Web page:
Republican presidential candidate, and former Massachusetts Gov. Mitt Romney speaks at Elliot Hospital in Manchester, N.H. Thursday Oct. 25, 2007. Romney said Thursday he would be willing to use a military blockade or "bombardment of some kind" to prevent Iran from gaining a nuclear weapon.
AP photo/Cheryl Senter
MANCHESTER — Walk into Mitt Romney’s New Hampshire headquarters and you see a blend of high technology and old-fashioned political heavy lifting that’s become a hallmark of his primary campaign.
On one shelf, for example, sit rows of neatly stacked cell phones, standing by for the staff to set up a phone bank — anywhere volunteers can be assembled.
“Someone says they can get eight people in Grafton County, we’re there,” said Rich Killion, a campaign adviser.
Romney is hardly the only Republican presidential contender competing here. Rudy Giuliani is stepping up his campaigning in New Hampshire, John McCain won the last time there was a competitive GOP primary here and Ron Paul has money and surprisingly strong support.
But it’s Romney, the former governor from next-door Massachusetts, who is hoping hardest that a victory in the Iowa caucuses followed by a strong showing in New Hampshire primary will propel him toward the GOP nomination.
Polls show Romney maintaining a lead here, and if he doesn’t win, it won’t be for a lack of effort.
He will return to the state Friday for three sets of campaign appearances over four days. His staff expects him to spend roughly half of his time in New Hampshire during December, buoyed by nightly visits to his vacation home in Wolfeboro.
Romney has already spent more time than any other candidate campaigning in the lead primary state, and he’s been advertising on local TV virtually nonstop since April.
“It’s all about volume,” said Jim Merrill, Romney’s state coordinator. “We’re trying to meet as many voters as possible. New Hampshire voters always make up their minds late in the process, so we want to be here when they do.”
A St. Anselm College poll in mid-October showed Romney leading the pack with 32 percent, followed by Giuliani at 22 percent and McCain at 15 percent. A Marist College poll at the beginning of October pegged Romney at 27 percent, Giuliani at 21 percent and McCain at 17 percent.
A mid-September CNN/WMUR-TV poll had the race even, with Romney at 25 percent and Giuliani at 24. A similar CNN/WMUR poll in July had Romney at 33 percent and Giuliani at 18 percent.
The Romney campaign believes it sent a message last week to the state’s all-important fiscal conservatives by winning the endorsement of Sen. Judd Gregg, a former governor and the state’s most senior Republican.
“He brings us the ability to point to someone who knows the federal budget process and knows the government and can say to others, ‘This is the best person, I think, for president,’” said Tom Rath, a former New Hampshire attorney general who is a senior adviser to Romney.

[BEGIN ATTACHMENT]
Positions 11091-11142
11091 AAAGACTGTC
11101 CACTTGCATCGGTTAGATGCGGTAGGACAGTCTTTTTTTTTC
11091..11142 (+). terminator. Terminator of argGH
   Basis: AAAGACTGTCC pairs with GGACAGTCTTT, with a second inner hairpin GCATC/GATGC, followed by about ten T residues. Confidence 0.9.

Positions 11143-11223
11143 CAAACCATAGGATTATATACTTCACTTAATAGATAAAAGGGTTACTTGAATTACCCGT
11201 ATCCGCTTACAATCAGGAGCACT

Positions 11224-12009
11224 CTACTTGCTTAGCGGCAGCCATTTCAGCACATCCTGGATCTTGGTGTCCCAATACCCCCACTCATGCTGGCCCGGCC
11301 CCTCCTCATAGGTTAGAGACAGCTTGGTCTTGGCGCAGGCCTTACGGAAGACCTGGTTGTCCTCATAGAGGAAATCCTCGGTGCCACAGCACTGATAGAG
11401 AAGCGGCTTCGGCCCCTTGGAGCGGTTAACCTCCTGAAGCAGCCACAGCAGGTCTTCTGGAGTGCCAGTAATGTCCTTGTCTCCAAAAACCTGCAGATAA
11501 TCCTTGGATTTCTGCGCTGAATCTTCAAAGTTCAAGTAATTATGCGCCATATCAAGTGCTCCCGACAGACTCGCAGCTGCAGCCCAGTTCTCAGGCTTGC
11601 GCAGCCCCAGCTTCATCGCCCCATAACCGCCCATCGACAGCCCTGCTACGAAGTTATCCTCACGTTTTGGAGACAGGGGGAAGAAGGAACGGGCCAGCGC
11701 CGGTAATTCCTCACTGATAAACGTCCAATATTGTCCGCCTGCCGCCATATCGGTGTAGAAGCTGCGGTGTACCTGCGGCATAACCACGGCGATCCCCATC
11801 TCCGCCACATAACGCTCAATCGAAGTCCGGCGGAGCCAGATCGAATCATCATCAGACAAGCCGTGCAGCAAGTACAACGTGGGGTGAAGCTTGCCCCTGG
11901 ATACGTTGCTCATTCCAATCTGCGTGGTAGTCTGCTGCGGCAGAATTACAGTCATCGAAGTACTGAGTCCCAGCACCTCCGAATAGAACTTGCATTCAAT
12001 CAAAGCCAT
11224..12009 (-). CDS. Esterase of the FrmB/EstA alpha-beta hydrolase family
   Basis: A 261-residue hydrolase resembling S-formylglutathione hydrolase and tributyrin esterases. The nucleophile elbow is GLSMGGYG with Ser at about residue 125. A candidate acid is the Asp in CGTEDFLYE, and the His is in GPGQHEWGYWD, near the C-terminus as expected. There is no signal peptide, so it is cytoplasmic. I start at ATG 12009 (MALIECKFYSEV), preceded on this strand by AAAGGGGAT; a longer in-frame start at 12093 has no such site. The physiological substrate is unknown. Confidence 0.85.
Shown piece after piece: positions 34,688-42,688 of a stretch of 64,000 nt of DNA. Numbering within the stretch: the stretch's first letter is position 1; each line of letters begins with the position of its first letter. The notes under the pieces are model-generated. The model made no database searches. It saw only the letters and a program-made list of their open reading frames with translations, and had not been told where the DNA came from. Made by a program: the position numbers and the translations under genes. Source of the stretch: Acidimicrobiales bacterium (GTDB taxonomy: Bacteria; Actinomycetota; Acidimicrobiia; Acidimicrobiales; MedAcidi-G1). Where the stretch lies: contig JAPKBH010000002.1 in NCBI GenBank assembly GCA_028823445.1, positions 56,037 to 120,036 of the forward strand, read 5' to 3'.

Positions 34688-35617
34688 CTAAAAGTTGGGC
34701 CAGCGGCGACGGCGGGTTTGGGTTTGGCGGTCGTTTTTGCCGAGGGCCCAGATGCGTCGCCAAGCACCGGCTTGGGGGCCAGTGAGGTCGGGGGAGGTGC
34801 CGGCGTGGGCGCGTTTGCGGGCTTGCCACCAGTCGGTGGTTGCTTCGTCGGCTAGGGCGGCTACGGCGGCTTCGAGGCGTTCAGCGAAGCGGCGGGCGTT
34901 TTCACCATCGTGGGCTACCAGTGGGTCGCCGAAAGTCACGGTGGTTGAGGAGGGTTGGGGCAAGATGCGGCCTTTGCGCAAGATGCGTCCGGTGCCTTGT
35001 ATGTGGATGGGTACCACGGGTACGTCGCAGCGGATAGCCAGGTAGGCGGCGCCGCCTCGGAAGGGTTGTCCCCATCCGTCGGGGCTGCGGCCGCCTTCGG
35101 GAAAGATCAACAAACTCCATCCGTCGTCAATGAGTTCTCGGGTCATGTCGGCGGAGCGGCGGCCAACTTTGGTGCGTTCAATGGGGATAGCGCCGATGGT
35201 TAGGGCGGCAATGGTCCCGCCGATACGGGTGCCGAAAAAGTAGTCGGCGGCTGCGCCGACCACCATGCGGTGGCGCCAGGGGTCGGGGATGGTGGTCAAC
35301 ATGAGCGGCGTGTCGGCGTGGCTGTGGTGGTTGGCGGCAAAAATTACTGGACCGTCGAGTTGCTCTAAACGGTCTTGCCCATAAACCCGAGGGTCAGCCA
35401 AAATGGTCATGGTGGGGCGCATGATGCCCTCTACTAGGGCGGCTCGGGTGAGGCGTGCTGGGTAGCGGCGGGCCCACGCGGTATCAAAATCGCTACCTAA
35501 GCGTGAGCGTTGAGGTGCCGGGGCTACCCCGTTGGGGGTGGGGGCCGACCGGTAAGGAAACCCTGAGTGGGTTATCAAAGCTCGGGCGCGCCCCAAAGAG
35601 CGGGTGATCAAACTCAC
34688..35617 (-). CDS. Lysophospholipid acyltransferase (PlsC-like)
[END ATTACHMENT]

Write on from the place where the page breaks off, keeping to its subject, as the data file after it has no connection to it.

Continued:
However, there are several unknown factors for Romney.
One is how his standing will be affected once his rivals begin to match him dollar-for-dollar with advertising. Paul, a Texas congressman, is already on TV and radio thanks to fundraising that included a record $4 million one-day Internet haul earlier this week.
Romney on Thursday sought to prove he won’t lose the air war, at least at this point. He launched a new television ad touting his opposition to illegal immigration, ahead of a weekend spent campaigning on the issue in the Granite State. The on-air and in-person push is certain to help Romney in a state where airtime is relatively inexpensive and Romney is a familiar face.
Another question is whether the front-running Romney will be targeted by a “527,” one of the special interest groups that derive their name from a provision in the federal tax code. One such group, “Swift Boat Veterans for Truth,” questioned Democrat John Kerry’s Vietnam War accomplishments in the 2004 general election, boosting President Bush.
A third issue is whether Giuliani, the former mayor of New York, or McCain, the senator from Arizona, will take a run at Romney with negative advertising. The Romney campaign has tested what it terms “comparative” advertising against all its rivals, as it insists those rivals are also doing, but says such spots will be used only if they go after him first.
Would that mean trying to reach social conservatives by highlighting his 38-year marriage in contrast to divorcees like Giuliani, McCain and former Tennessee Sen. Fred Thompson?
“We’re allowed to say that,” Rath replied, singling out Romney’s long marriage. “It’s the second part we’re not allowed to say — and we’re not going to.”
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